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# Coordinate Systems

It takes little talent to see what lies under one's nose, a good deal to know in what direction to point that organ.

--W. H. Auden

## Overview

• Learn how to specify distance on the sky as angular distance
• Explore how coordinate systems function
• Understand the definition and use of the altitude-azimuth coordinate system
• Understand the definition and use of the equatorial coordinate system
• Place the apparent motion of the night sky in the equatorial coordinate framework

### Measuring Distance on the Sky

When thinking about positions and distances on the sky, think about it as the inside of a hollow, solid sphere. The apparent distance between two points on the dome of the sky is the angular distance, which is the angle between the two objects, measured with the vertex at the center of the sphere. Any angle measured with the vertex at the center is said to be measured in degrees of arc. Fractional values can be specified in arcminutes and arcseconds. Note that 1 degree of arc is always the same size on the sphere of the sky, no matter where it is measured on the "surface" (Figure 1a). This means that it doesn't matter where an equator or poles are defined.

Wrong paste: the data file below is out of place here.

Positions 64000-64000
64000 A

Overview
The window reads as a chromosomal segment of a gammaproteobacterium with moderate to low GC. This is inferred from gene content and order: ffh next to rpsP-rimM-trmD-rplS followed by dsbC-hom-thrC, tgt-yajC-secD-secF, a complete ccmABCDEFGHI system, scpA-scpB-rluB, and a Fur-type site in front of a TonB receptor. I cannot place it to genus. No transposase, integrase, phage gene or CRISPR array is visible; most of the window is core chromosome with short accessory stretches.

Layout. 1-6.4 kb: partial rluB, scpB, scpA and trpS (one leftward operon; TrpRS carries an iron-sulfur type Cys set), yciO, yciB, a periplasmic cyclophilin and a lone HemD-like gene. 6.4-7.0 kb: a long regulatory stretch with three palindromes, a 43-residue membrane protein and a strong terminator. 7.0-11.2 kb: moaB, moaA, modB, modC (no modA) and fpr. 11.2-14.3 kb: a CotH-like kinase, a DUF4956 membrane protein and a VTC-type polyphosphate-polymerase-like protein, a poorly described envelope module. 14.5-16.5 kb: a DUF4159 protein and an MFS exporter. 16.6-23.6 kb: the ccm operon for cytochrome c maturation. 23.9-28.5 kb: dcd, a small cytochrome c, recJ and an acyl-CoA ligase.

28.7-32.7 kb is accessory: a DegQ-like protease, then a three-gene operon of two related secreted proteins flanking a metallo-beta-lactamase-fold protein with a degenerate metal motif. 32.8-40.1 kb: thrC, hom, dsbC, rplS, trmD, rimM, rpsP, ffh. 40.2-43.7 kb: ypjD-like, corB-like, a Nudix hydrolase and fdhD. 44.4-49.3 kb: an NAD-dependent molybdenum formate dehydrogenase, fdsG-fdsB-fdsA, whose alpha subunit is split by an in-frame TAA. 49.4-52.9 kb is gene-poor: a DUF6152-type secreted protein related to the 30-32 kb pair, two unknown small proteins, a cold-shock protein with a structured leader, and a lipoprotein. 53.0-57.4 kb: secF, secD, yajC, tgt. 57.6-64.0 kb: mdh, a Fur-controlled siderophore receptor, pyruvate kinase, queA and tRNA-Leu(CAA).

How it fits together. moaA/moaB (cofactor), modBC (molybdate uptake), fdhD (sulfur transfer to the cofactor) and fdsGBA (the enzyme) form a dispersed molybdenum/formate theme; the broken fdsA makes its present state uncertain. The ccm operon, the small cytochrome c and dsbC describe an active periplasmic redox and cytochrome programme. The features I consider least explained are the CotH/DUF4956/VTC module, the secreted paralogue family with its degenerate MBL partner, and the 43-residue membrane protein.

Figure 1a (left): Angular distance or angular size (Figure 1b) can be measured in any direction on any part of the sky.
Figure 1b (right): Angular distance and angular size.   Figure 1c: Using your hands to estimate angular size.

Next, we can then define a coordinate system based on a polar axis and equator, to specify exact positions. There are several different coordinate systems for the sky, which are based on different axes. However, remember that angular distance remains independent of the coordinate system used.

### The Earth's Coordinate System